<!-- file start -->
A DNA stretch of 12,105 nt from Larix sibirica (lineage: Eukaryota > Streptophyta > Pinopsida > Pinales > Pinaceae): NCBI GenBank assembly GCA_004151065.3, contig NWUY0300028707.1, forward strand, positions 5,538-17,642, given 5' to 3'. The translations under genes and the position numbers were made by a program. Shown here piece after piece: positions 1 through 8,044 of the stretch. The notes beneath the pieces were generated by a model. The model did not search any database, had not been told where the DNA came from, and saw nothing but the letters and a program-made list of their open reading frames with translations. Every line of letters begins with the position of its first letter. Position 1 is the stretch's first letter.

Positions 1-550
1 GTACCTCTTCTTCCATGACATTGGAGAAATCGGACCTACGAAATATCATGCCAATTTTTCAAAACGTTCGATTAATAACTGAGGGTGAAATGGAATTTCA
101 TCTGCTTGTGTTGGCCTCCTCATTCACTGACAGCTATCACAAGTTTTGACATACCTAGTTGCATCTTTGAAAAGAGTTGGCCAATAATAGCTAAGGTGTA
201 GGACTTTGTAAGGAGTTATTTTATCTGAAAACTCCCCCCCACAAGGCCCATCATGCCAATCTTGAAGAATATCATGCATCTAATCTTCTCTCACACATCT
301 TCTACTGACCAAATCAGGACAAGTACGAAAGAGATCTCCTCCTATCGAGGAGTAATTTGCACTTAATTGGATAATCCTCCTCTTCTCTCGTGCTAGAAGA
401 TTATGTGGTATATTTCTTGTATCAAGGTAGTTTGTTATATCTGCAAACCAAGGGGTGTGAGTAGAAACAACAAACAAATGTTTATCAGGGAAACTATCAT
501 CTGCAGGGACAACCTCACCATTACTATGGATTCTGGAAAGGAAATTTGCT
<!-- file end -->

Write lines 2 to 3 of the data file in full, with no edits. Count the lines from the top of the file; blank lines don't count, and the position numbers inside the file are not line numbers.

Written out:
Positions 1-550
1 GTACCTCTTCTTCCATGACATTGGAGAAATCGGACCTACGAAATATCATGCCAATTTTTCAAAACGTTCGATTAATAACTGAGGGTGAAATGGAATTTCA